[Tweeters] Thunderbird Eggs
gibsondesign at msn.com
Sun Dec 1 17:05:54 PST 2013
Barb Diehl sent me a nice story from her friend Jim, in Wisconsin, about an amusing "bird prank" his dad pulled on him.
That reminded me of a story of my own about Dad's and Bird's.
I am just one of those kids that was born a naturalist, and never stopped. I find the phrase "self- taught" sort of amusing. How can anyone living in a society, no matter how shy, pretend that they've learned anything all alone. Even the shy to near speechless can go to the Library as a bird ignoramus and perch on the broad feathered shoulders of our predecessors of bird lore, by reading a book, or at least looking at the pictures. Same with learning about Art, math, writing and all sorts of stuff. Anyhow , at a pretty early age, I had investigated birds quite a bit, largely on my own initiative.
But just before that, back somewhere in the land of Santa Claus and the Easter Bunny, my Dad took me and my sister on a very serious expedition: to find the mysterious Thunderbird Eggs! It was a pretty big deal. Dad drove us way out in the country at night, from home in West Seattle. It was a long, long way, and winter, and cold. Along the way Dad fed us some great totally believable cornball story about Thunderbird Eggs. Pretty rare don't you know!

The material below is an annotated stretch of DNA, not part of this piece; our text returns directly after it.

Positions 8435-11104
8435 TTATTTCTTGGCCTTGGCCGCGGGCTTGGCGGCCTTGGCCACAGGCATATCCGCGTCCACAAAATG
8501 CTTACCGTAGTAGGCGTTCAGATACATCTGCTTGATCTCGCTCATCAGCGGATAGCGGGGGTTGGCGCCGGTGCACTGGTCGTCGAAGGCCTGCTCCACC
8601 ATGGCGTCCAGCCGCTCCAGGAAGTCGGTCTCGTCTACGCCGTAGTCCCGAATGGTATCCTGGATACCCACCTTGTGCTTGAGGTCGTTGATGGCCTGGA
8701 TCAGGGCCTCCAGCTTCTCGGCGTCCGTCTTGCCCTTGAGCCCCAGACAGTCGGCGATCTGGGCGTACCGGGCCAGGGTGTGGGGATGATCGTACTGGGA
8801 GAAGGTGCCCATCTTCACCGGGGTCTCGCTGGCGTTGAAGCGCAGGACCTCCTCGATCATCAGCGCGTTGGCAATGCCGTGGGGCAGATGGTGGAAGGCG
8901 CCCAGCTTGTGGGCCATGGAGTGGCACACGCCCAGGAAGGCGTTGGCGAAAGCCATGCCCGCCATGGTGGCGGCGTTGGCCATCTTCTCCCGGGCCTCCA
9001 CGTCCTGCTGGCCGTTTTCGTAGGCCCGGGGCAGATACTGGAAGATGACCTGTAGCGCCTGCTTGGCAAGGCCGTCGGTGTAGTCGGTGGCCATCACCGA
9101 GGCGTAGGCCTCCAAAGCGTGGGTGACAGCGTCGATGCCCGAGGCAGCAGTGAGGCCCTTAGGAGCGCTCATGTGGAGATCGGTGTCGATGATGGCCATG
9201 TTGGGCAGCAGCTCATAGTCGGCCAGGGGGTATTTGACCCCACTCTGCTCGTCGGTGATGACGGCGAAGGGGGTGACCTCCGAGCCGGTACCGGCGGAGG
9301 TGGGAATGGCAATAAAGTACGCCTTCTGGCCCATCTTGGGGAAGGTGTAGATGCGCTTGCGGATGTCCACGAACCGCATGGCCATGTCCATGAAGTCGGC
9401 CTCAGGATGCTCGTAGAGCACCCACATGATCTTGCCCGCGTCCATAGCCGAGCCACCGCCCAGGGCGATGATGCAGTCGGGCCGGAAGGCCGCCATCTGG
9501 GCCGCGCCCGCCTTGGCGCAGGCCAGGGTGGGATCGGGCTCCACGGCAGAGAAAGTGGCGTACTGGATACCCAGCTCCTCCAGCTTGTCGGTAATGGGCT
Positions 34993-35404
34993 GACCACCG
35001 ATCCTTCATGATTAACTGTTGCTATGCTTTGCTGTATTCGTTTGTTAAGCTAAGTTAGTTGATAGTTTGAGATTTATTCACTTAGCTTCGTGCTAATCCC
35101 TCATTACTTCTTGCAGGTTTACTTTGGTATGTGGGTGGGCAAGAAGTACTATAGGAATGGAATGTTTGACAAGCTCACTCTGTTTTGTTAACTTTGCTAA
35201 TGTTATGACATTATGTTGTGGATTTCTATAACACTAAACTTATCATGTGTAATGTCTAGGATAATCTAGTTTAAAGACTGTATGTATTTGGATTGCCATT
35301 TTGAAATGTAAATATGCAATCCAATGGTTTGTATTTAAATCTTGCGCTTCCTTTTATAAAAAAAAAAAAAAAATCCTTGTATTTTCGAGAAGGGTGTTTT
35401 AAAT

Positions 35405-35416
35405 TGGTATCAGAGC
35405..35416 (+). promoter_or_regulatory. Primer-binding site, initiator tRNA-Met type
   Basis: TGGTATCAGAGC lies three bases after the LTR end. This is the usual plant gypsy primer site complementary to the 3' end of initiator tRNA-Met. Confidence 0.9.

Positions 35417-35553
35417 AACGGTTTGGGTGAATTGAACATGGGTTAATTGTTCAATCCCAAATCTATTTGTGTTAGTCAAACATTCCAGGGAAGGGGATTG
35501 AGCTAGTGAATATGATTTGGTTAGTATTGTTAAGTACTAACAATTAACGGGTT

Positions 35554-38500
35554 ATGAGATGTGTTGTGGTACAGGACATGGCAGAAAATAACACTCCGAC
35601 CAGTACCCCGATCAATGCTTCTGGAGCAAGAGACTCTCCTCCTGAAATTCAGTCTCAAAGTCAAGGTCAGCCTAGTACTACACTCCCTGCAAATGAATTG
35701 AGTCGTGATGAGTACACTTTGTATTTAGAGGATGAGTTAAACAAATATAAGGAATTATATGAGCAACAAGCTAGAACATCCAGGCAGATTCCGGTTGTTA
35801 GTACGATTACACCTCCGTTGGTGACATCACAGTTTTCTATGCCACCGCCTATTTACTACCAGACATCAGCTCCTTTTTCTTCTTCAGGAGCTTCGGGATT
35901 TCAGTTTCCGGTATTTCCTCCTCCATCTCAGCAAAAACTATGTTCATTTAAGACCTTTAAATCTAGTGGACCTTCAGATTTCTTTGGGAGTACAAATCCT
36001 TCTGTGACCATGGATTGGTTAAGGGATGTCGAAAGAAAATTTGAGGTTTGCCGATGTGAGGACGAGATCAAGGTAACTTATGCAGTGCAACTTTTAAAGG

Anyway, the thing was, Dad worked as a truck driver, and in the machine shop, came across some giant ball-bearings off a big machine of some sort - about the size of a golf-ball, and therefore very heavy. Yes, Thunderbird eggs are very heavy.
So Dad had planted several of these 'eggs' along some railroad tracks earlier, and incredibly, me and my sister found them, with a flashlight out in the dark. Can you believe it! Thunderbird Eggs!
I am lucky to have been introduced to nature via many family clam digs, fishing, and camping trips and all, which I can thank my parents for. I was the one who started investigating nature a bit farther, learning my birds, and all, and gradually my folks got more interested too. The kid becomes the teacher, sometimes.
But Dad taught us about Thunderbird Eggs. I forget some of the details.
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